Sleep apnea is a medical condition in which your breathing is interrupted while you sleep. You stop breathing repeatedly in what are called apneic events. Obviously, anytime you stop breathing, your life could be in danger, but sleep apnea also increases the risk for stroke, heart attack, diabetes and high blood pressure.
Fortunately, there are effective treatments for this condition, but it helps if you know what type of sleep apnea you have. The three main types are obstructive sleep apnea (OSA), central sleep apnea (CSA), and complex sleep apnea, which is a combination of the other two types.
What Is Central Sleep Apnea?
Breathing is disrupted in central sleep apnea (CSA) because the brain neglects to tell the muscles to breathe, not because breathing is difficult, as is the case with obstructive sleep apnea. CSA is often associated with illnesses that affect the lower brainstem, which controls breathing. Infants with central sleep apnea may stop breathing for up to 20 seconds at a time.
What Are The Symptoms?
The main symptom of CSA is temporary breathing stoppages, but unlike the obstructive type, snoring is not associated with central sleep apnea. Here are some of the easy-to-identify symptoms:
- Feeling lethargic and fatigued all day long after getting 8 or more hours of sleep
- Waking up frequently during the night
- Going to the bathroom often during the night
- Getting early-morning headaches
- Mood swings and problems
- Being very forgetful and missing appointments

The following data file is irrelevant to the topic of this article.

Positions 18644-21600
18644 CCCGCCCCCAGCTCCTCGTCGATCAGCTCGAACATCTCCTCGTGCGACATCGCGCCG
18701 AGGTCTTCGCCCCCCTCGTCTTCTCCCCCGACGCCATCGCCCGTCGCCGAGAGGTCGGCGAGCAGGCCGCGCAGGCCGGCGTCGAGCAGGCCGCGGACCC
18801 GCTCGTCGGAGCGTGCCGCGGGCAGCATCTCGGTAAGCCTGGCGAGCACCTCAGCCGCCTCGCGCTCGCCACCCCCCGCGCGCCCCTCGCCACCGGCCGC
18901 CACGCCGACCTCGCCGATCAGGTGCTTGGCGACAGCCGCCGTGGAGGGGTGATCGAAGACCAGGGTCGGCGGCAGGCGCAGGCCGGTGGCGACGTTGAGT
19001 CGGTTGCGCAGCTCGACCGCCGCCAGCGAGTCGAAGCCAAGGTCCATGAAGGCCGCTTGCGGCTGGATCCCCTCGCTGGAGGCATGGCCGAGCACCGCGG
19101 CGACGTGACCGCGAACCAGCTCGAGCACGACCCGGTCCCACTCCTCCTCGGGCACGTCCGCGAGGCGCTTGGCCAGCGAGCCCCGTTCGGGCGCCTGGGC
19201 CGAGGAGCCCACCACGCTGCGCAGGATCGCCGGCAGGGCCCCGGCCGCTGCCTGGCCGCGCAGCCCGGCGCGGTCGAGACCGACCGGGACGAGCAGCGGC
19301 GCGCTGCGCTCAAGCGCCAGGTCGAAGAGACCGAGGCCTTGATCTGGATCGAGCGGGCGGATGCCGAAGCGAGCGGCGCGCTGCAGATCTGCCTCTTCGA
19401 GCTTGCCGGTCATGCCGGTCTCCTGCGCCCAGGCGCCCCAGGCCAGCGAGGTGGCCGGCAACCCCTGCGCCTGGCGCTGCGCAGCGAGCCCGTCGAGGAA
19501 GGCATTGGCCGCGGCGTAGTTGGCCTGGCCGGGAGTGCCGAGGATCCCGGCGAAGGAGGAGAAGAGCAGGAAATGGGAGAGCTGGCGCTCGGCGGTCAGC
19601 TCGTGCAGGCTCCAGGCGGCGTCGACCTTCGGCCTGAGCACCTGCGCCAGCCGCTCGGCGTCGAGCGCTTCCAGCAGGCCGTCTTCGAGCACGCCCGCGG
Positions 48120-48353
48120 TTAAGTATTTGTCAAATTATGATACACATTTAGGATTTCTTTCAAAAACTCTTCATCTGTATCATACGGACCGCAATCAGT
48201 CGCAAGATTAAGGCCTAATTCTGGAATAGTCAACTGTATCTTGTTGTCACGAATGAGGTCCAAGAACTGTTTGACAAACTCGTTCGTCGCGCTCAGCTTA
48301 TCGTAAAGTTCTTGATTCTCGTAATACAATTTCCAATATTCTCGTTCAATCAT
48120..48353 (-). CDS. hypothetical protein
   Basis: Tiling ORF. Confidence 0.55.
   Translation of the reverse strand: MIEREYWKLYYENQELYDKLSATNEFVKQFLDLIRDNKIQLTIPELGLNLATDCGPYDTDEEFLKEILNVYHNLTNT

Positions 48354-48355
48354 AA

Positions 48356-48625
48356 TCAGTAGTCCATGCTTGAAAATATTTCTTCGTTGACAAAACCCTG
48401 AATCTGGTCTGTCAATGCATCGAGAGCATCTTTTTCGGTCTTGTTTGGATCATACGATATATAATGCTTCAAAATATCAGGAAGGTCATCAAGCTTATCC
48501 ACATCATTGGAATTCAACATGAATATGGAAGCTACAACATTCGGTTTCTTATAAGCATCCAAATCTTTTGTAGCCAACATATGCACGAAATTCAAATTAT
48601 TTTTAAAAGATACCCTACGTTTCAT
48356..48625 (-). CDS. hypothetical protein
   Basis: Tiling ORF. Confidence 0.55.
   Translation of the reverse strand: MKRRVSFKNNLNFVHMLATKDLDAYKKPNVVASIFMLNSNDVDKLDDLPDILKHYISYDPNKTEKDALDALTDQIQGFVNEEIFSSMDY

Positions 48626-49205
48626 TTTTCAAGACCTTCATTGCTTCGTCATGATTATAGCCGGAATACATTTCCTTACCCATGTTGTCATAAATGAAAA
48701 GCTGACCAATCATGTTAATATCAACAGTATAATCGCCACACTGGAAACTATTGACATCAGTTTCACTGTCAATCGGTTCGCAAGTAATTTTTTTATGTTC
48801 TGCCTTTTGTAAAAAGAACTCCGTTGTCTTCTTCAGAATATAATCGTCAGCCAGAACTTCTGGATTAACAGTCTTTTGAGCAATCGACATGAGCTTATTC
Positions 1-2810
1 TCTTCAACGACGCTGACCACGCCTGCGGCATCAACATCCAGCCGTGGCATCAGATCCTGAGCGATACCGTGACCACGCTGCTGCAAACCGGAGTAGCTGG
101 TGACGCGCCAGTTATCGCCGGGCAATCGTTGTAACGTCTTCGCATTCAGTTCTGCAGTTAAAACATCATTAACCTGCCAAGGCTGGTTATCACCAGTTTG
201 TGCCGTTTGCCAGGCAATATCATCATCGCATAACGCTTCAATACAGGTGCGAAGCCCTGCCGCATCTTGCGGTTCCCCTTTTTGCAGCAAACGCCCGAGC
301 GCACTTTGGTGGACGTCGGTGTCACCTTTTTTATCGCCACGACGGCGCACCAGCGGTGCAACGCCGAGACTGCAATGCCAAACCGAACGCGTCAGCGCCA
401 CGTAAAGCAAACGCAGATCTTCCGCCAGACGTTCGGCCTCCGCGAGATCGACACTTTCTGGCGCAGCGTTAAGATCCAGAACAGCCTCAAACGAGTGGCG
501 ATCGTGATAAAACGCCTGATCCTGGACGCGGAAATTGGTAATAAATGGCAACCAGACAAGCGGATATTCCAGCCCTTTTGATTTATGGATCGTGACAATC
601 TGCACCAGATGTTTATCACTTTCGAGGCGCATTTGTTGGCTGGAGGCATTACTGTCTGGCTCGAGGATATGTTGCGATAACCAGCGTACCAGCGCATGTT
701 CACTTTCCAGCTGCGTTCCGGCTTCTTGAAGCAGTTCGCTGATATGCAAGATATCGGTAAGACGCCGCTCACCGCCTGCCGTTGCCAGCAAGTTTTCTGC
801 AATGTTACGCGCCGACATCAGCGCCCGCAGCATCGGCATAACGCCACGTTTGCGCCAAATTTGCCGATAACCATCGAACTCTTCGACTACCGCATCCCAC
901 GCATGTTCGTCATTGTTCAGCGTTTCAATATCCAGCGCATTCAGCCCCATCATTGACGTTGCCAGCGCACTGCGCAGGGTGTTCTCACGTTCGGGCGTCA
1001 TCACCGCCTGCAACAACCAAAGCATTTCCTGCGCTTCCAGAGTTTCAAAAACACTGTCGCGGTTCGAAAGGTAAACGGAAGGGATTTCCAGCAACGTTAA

- Having difficulty concentrating and focusing on the task at hand
Who Is At Risk?
CSA is most common in overweight men over 40, but anyone can have it, including teenagers and infants. As mentioned, the central type of sleep apnea is often associated with other conditions; to make matters worse, CSA can also occur with obstructive sleep apnea, making it harder to isolate and treat. Other conditions that accompany CSA may include any or all of the following:
- Congestive heart failure
- Hypothyroid Disease
- Kidney failure
- Parkinson’s Disease
- Alzheimer’s Disease
- Lou Gehrig’s Disease (ALS)
- Brainstem damage from stroke or injury
Central vs. Obstructive
Because central sleep apnea is not caused by a mechanical breathing problem (like OSA) it is more difficult to diagnose; often it cannot be observed until the obstructive problem is treated. Those suffering from CSA don’t even try to breathe, or they only take ineffectual shallow breaths, because their brain isn’t sending the right messages. This lack of oxygen causes the patient to wake up briefly and frequently.
Cheyne-Stokes Breathing Pattern
One very common type of CSA involves no breathing stoppages, but rather shallow breathing that does not bring enough oxygen to the brain. This under-breathing alternates with deep, deep over-breathing and is called Cheyne-Stokes breathing. Experts estimate that the Cheynes-Stokes variety of CSA accounts for 20 percent of all sleep apnea cases.
If you suspect you have central sleep apnea, don’t wait another night. See your doctor, and participate in a sleep study where you can be monitored. Also be sure to check out Cpapman.com, the premiere website for sleep apnea solutions.